The ad hoc council is, therefore, operating pending its reconstitution with ten from NIHE, Limerick, ten from NIHE, Dublin, and ten to be nominated by the Government on the recommendation of the Minister for Education plus a chairman to be nominated by the Government on the recommendation of the Minister. The ad hoc council had been carrying on its work and has been holding conferrings in various institutions throughout the country, for example, in what was formerly known as the NCPE, Limerick, now known as Thomond, in the RTC, Sligo and so on.

I should have liked to reply to the other points made by the Deputies. I thank them for their approach to this Estimate. I am glad they see my point that I want to get it this evening, and I offer them the possibility of a £10 token Estimate debate if it can be arranged between the Whips at a later point.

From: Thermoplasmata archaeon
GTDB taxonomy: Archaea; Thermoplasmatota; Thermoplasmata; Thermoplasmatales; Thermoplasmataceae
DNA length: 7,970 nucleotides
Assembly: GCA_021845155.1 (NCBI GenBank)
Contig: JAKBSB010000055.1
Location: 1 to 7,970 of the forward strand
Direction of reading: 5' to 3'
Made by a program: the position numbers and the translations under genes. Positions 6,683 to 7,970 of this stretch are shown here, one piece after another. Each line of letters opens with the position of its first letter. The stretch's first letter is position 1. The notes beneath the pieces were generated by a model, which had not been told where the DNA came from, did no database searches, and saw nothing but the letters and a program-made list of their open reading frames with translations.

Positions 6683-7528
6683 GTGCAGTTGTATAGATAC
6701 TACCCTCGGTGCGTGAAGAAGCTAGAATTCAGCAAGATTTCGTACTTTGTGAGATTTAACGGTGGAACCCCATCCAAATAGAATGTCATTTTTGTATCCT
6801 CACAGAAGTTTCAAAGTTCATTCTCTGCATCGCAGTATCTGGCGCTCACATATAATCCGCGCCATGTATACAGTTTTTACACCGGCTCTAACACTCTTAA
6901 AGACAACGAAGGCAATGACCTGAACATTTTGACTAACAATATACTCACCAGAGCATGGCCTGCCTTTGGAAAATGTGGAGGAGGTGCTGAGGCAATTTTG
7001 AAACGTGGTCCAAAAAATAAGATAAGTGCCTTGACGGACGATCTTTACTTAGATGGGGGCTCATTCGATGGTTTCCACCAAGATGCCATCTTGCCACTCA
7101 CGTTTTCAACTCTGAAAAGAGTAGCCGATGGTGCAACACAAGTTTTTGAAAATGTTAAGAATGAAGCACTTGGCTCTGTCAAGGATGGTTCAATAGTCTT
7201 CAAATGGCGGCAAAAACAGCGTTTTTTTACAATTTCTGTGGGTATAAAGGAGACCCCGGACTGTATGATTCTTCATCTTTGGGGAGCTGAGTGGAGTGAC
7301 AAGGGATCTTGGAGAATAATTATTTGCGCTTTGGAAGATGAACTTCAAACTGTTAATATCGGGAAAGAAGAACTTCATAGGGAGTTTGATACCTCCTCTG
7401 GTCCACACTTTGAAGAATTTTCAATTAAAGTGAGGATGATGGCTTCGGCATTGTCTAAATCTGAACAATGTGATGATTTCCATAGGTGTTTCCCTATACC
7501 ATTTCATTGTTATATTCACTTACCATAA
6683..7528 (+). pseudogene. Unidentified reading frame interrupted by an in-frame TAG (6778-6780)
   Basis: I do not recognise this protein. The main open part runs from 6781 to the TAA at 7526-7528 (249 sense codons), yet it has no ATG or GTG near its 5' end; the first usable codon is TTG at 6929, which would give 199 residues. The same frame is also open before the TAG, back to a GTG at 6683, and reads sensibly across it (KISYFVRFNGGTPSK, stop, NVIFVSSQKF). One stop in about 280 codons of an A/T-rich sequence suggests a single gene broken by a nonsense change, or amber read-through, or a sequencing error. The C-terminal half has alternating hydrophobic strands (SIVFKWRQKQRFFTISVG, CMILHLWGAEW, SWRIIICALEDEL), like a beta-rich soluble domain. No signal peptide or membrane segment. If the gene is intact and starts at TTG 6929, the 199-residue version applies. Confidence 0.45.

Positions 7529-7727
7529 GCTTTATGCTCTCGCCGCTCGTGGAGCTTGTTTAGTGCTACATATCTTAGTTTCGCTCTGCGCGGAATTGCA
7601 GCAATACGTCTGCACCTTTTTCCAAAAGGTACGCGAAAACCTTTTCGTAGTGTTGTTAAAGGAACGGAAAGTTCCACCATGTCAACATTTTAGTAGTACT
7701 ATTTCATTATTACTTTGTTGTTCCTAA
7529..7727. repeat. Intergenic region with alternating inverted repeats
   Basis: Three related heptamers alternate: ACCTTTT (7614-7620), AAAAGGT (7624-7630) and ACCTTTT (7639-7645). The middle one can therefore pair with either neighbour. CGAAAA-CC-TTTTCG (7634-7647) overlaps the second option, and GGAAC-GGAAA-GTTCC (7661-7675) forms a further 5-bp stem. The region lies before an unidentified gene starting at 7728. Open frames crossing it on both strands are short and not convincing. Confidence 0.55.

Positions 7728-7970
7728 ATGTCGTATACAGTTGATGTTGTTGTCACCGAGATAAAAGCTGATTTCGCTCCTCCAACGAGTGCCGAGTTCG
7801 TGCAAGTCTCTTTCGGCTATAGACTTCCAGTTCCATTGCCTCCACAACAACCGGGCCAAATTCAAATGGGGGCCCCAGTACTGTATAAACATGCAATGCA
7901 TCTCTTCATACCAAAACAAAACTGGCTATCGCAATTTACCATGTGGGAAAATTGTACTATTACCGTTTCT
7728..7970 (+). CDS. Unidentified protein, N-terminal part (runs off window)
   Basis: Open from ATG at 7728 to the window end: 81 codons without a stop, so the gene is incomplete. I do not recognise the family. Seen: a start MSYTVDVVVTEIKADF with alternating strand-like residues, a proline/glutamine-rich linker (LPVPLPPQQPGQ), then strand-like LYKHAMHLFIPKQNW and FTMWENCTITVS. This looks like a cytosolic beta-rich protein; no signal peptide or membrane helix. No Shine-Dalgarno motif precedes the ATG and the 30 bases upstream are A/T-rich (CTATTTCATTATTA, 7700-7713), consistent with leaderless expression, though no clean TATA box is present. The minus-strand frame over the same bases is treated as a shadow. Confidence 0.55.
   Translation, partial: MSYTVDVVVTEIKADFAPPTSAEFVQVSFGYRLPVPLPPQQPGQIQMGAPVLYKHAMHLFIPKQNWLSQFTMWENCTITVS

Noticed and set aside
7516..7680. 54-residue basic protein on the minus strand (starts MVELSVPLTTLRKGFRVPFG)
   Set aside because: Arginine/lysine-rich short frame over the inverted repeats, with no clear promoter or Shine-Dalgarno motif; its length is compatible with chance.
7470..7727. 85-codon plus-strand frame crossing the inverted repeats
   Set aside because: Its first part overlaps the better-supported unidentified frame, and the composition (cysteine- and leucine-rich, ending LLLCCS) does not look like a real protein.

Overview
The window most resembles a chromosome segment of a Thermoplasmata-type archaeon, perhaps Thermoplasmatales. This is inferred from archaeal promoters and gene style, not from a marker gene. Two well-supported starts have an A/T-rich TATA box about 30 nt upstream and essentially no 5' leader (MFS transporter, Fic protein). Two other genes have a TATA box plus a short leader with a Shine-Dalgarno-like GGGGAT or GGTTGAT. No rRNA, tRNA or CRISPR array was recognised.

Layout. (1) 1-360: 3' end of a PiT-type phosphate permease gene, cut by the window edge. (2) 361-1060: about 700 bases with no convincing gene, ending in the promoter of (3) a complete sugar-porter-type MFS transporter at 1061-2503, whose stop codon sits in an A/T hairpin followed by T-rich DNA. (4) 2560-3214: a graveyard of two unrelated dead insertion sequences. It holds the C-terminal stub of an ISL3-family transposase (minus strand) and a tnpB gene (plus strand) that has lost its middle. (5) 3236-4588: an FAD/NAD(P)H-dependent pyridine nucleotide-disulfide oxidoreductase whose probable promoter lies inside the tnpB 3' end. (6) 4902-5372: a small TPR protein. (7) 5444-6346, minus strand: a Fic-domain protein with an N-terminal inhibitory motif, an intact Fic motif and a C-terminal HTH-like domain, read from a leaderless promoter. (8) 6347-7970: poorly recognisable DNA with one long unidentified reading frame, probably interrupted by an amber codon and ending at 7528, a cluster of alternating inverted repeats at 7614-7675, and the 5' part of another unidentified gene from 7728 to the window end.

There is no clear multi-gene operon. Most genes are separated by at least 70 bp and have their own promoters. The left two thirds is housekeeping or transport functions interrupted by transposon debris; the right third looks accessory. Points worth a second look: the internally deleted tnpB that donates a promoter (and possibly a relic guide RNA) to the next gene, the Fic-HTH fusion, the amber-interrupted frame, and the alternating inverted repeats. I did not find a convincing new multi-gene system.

I intended to push this to a vote, but in view of the fact that the Minister needs the money I am not going to do so. I intended to do this because of the deficiencies that I pointed out and that were not covered in the Supplementary Estimate, and because of the savage mistake in the accounting for the Estimates. It is, as the Minister has, by implication, admitted, a very unsatisfactory way of dealing with the Education debate, by Supplementary Estimate where one is confined to the subjects mentioned in the Supplementary Estimate.

Vote put and agreed to.